American Banknote Corp. is gaining better access to the Canadian market for plastic cards through the acquisition of Keystone Manufacturing (Plastics) Ltd. of Toronto.
In addition to geography, American Banknote and its subsidiary company, ABnote Group, will gain from Keystone's reputation in smart cards, cards with a memory chip or microprocessor embedded in them. Such cards can perform more secure and complex functions than cards with a magnetic strip or bar code, said Justin D'Angelo, American Banknote's chief operating officer.
``[Keystone's] core competency is in smart cards, which we can leverage throughout our group,'' D'Angelo said by telephone from his firm's headquarters in Fort Lee, N.J.
In turn, Keystone will benefit from the recycling experience of Arthur Blank & Co. Inc. of Boston, a well-known card manufacturer acquired by American Banknote in May. Retailers that sell gift cards would like to recycle more of the millions of cards they issue each year. Arthur Blank also is developing cards made of corn-based plastics as part of its green portfolio, D'Angelo noted.
Keystone also can capitalize on American Banknote's work in polycarbonate cards, a new technology alternative to the ubiquitous PVC cards and lesser-used ABS cards, according to Bud Kronenberg, Keystone's chief executive officer.
American Banknote's European subsidiaries are developing PC cards that have very high security features. They can be laser-etched to create patterns that are harder to duplicate than patterns printed on a card, according to Kronenberg. PC cards are more expensive but could find initial use in North America in homeland security applications, and also within various government agencies, Kronenberg said.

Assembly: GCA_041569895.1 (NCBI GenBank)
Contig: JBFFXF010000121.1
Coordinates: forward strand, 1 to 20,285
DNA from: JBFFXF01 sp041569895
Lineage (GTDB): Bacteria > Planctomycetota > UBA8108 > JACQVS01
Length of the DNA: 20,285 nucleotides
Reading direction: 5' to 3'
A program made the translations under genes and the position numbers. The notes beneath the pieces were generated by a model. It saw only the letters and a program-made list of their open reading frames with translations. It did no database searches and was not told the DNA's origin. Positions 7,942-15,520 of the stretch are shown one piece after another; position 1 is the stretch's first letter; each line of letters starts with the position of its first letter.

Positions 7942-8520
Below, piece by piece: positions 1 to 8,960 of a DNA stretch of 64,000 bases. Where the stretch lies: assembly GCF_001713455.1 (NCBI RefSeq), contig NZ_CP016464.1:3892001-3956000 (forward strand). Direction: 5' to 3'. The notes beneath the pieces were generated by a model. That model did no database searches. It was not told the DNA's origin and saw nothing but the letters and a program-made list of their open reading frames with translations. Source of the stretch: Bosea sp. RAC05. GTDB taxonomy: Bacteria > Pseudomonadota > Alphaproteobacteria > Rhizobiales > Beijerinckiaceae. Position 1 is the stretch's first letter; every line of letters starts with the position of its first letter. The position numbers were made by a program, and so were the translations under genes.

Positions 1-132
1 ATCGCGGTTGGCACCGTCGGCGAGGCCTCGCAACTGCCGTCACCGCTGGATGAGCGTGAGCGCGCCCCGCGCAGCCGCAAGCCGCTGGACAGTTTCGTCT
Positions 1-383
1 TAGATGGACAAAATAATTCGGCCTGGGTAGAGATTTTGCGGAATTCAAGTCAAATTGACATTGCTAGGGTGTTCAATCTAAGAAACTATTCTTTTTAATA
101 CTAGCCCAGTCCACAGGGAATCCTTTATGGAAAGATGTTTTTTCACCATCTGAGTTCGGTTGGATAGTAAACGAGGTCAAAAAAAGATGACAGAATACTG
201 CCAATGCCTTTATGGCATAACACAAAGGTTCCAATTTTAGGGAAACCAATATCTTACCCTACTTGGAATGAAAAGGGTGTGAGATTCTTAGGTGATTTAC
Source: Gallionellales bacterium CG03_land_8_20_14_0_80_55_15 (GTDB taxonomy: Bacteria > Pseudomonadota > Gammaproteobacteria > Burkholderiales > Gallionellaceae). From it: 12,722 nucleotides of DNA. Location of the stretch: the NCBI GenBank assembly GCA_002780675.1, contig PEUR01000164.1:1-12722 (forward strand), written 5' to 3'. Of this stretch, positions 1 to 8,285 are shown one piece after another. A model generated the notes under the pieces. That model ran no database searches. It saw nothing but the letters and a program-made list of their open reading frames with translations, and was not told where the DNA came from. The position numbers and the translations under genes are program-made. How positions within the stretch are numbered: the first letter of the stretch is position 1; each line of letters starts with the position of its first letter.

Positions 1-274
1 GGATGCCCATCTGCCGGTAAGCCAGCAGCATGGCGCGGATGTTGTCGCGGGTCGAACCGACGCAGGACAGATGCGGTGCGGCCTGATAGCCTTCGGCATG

Keystone allows American Banknote better access to Canada at a time when the U.S. and Canada are moving toward the European trend of chip-embedded cards and when cross-border identification becomes paramount at the countries' common border, said American Banknote Chairman and Chief Executive Officer Steven Singer, in a news release.
``Acquiring Keystone fulfills, in part, our strategic growth plan, further enabling us to become a major global force in both the secure and nonsecure elements of card production,'' D'Angelo said.
Kronenberg and his management team will continue with the Keystone business, according to the companies.
The firms did not disclose financial terms of the March 17 transaction.